Some Useful Git Tips and Commands

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Git can be overwhelming when you’re first starting out, but it’s an incredibly powerful tool that should be a part of every web developer’s workflow. In this post, I’ll outline some resources that will help you better understand and use Git.

Getting to know Git

I’m a fan of learning by doing, so I would definitely recommend setting Git up on your computer and creating a test repository to experiment with (if you’re not already using it). As some of the commands are quite technical, it’s also worth checking out the tutorials that have been release by Code School (particularly good) and Codecademy.

Commonly Used Git Commands

As Git commands aren’t always that intuitive, I’ve created a list of the commands that I find myself using a reasonable amount. That way I can simply reference this list instead of having to search for the correct way to run a command.

View Commands on GitHub

Setting Up Aliases

Aliases are a big time saver for me when using Git. They allow me to quickly enter commands without having to type them fully. They can be implemented no matter the operating system you’re using, but if your command-line interface supports aliases then you can create even more powerful alias functions. Here is an article outlining how to set up aliases, and the aliases I use can be viewed below.

# Git Aliases

alias get='git '
alias gut='git '
alias got='git '
alias g='git '
alias gi='git init '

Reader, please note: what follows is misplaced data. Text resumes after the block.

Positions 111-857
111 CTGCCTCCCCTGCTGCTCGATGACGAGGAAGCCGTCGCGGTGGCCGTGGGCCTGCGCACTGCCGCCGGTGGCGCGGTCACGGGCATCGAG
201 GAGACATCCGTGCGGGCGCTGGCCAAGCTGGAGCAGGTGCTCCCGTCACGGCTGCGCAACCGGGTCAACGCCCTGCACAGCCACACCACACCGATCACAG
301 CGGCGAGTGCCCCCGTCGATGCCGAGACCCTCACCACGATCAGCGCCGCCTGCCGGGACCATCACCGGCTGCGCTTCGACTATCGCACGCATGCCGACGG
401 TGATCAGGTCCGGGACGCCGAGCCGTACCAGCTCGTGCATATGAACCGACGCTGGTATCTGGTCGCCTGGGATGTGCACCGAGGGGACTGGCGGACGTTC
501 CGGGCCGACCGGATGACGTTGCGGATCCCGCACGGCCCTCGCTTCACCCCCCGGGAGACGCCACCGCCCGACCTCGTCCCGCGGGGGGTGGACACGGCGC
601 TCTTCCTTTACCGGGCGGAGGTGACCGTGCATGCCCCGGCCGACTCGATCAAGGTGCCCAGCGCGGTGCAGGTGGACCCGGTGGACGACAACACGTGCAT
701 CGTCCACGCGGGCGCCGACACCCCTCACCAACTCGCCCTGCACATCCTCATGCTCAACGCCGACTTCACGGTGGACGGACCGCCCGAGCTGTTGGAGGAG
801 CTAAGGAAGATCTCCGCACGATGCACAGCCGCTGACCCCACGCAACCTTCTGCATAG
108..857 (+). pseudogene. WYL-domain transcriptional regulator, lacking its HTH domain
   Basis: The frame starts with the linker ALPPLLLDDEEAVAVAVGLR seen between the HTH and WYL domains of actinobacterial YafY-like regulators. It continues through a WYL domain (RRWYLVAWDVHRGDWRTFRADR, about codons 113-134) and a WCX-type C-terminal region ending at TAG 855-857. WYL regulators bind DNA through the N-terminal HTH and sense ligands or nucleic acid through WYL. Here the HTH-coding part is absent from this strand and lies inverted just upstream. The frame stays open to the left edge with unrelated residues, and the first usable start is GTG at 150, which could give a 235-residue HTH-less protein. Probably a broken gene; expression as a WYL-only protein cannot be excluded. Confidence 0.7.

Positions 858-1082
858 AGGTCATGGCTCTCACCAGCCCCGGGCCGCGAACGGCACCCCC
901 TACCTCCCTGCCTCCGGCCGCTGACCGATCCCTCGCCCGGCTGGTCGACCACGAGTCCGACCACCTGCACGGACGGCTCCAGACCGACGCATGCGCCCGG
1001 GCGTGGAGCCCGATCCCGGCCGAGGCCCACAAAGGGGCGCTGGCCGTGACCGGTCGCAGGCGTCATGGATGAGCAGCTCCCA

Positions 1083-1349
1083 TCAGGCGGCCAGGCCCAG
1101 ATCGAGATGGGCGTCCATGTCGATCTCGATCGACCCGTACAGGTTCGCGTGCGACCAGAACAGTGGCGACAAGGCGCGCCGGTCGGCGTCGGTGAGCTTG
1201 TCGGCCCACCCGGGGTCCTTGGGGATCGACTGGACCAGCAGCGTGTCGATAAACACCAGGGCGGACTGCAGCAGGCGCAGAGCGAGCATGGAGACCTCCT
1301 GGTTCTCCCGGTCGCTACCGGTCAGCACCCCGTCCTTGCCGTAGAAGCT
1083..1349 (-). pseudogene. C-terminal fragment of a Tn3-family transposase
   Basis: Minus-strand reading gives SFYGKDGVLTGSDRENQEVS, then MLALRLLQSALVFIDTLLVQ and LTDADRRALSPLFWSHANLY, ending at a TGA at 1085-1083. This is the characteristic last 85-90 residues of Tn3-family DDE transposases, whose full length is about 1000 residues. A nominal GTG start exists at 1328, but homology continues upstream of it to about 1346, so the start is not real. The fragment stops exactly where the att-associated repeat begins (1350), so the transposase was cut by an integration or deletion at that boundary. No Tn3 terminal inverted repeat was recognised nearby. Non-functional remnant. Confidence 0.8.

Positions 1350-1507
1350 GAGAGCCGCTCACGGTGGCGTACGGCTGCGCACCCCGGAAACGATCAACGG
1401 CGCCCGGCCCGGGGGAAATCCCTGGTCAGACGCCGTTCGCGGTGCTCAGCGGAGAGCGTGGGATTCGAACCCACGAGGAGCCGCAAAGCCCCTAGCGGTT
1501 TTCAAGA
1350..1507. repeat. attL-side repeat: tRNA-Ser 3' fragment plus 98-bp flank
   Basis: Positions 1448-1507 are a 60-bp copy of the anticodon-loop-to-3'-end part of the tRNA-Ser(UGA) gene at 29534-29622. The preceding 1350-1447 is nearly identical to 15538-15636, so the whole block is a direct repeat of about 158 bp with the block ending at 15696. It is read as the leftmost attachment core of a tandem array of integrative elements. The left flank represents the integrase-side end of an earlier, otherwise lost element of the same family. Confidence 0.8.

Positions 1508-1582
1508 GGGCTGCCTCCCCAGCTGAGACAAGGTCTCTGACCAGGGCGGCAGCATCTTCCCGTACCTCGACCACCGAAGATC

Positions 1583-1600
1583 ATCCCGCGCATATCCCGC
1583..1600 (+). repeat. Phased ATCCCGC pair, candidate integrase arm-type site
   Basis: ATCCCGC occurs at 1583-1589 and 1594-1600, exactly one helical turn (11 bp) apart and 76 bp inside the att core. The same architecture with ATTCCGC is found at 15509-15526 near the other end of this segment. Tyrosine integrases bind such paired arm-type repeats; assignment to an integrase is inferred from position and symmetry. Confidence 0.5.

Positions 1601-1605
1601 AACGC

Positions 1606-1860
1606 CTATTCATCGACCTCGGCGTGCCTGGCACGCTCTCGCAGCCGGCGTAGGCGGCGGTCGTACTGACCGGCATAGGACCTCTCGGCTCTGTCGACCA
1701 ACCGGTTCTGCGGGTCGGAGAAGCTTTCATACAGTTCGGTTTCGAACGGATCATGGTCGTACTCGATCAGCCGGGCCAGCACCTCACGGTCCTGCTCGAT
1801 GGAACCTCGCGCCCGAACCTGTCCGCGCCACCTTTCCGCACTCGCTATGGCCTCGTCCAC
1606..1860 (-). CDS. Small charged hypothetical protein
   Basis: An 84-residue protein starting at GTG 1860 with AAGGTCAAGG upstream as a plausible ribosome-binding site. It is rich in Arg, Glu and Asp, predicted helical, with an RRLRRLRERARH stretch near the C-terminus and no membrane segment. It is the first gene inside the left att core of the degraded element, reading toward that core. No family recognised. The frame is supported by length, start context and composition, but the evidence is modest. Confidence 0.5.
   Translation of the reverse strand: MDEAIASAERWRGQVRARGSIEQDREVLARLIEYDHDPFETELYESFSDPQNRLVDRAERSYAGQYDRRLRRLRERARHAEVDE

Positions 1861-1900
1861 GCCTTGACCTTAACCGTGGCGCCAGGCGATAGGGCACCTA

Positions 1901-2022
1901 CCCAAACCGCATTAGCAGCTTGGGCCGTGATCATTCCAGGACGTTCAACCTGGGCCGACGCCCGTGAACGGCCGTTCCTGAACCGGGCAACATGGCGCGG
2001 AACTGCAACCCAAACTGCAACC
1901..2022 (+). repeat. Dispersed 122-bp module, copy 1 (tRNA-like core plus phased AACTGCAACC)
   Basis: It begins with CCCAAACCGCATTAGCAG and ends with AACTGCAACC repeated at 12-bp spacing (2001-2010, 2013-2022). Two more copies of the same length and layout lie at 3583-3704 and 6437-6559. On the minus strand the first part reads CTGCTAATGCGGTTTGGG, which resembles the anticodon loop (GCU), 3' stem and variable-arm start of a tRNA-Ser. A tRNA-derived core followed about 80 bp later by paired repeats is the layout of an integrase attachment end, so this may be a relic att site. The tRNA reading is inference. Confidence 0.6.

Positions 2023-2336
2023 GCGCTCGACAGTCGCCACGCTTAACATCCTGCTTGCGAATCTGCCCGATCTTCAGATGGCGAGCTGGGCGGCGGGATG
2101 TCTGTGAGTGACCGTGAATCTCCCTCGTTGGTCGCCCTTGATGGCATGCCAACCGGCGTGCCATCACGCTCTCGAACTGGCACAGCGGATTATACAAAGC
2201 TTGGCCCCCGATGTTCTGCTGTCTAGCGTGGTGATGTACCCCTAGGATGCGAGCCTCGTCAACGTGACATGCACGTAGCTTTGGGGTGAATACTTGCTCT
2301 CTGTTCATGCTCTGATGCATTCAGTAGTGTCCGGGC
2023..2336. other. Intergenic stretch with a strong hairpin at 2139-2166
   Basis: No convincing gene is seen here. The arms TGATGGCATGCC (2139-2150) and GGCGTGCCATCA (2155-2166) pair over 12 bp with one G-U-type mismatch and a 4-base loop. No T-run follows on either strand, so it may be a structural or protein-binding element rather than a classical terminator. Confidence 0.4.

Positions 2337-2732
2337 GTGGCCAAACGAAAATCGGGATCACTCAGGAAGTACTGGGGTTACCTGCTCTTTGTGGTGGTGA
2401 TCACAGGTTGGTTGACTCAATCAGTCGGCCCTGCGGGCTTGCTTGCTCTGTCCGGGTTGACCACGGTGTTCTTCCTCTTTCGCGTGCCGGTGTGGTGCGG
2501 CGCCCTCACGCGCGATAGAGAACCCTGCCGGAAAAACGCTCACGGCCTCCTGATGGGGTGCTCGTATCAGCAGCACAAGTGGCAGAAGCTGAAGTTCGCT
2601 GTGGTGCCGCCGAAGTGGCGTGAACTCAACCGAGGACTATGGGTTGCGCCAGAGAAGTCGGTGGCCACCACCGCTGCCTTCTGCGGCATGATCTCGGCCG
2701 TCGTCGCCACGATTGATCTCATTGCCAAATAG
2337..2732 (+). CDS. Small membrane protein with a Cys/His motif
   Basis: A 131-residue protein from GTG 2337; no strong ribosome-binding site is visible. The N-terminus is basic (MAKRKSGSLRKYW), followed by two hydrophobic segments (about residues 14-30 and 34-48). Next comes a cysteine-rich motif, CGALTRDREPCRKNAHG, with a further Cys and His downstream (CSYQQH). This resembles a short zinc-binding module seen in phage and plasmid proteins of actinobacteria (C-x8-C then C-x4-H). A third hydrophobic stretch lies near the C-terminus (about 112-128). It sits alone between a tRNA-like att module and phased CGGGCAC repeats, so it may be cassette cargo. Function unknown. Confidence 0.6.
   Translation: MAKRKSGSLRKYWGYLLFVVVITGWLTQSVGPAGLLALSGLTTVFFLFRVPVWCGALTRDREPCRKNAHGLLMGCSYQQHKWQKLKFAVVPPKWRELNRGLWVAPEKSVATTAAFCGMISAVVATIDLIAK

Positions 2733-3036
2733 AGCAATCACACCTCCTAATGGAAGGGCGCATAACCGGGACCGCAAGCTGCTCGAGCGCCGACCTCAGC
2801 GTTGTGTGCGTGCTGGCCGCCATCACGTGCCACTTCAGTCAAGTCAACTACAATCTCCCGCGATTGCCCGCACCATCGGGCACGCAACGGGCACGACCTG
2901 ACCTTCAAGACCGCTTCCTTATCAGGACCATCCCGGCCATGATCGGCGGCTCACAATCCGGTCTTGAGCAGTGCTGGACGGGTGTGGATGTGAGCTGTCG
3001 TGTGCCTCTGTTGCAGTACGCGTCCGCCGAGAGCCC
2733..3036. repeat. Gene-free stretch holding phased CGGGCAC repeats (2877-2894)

alias gs='git status -sb '
alias ga='git add '
alias gc='git commit -m '
alias gac='ga -A && gc '
alias gp='git push '
alias gpo='git push origin '
alias gpom='git push origin master'
alias gr='git rm -r '
alias gb='git checkout -b '
alias gc-='git checkout - '
alias gd='git diff '

function gcl {
  git clone ssh://$1/$2.git;

function gacp {
  git add -A;
  git commit -m "$1";
  git push origin $2;

Note: Use the functions by writing the function name followed by the relevant text for $1 and $2 (e.g. gcl joshnh Git-Commands)

View Aliases on GitHub

Some Usage Tips

Finally, here are some usage tips that will help minimise any issues that might arise:

  • Commit your changes often and accurately describe what has changed. This ensures that if you’re looking for a specific commit in the future you’ll be able to easily find it. The way I do this is to imagine I’m writing my commit as someone else; how much detail would I want them to include so I can easily tell what has changed?
  • Make use of branches when working on specific features. This is useful when working with others and helps you make changes without impacting existing code.
  • Pull regularly, especially when working on a project with other people. This will help minimise any merge issues that might arise when you merge a branch you’ve been working on with a master branch.
  • If you get stuck when using Git via the command line, make use of git [command] -h. Git’s native help is often enough to save you having to search online for a solution.
  • If you don’t want all files in a project to be tracked using version control then make use of Git’s .gitignore file.
  • When working with others, use git blame [filename] to see who authored each line (also when it was edited and in which commit).

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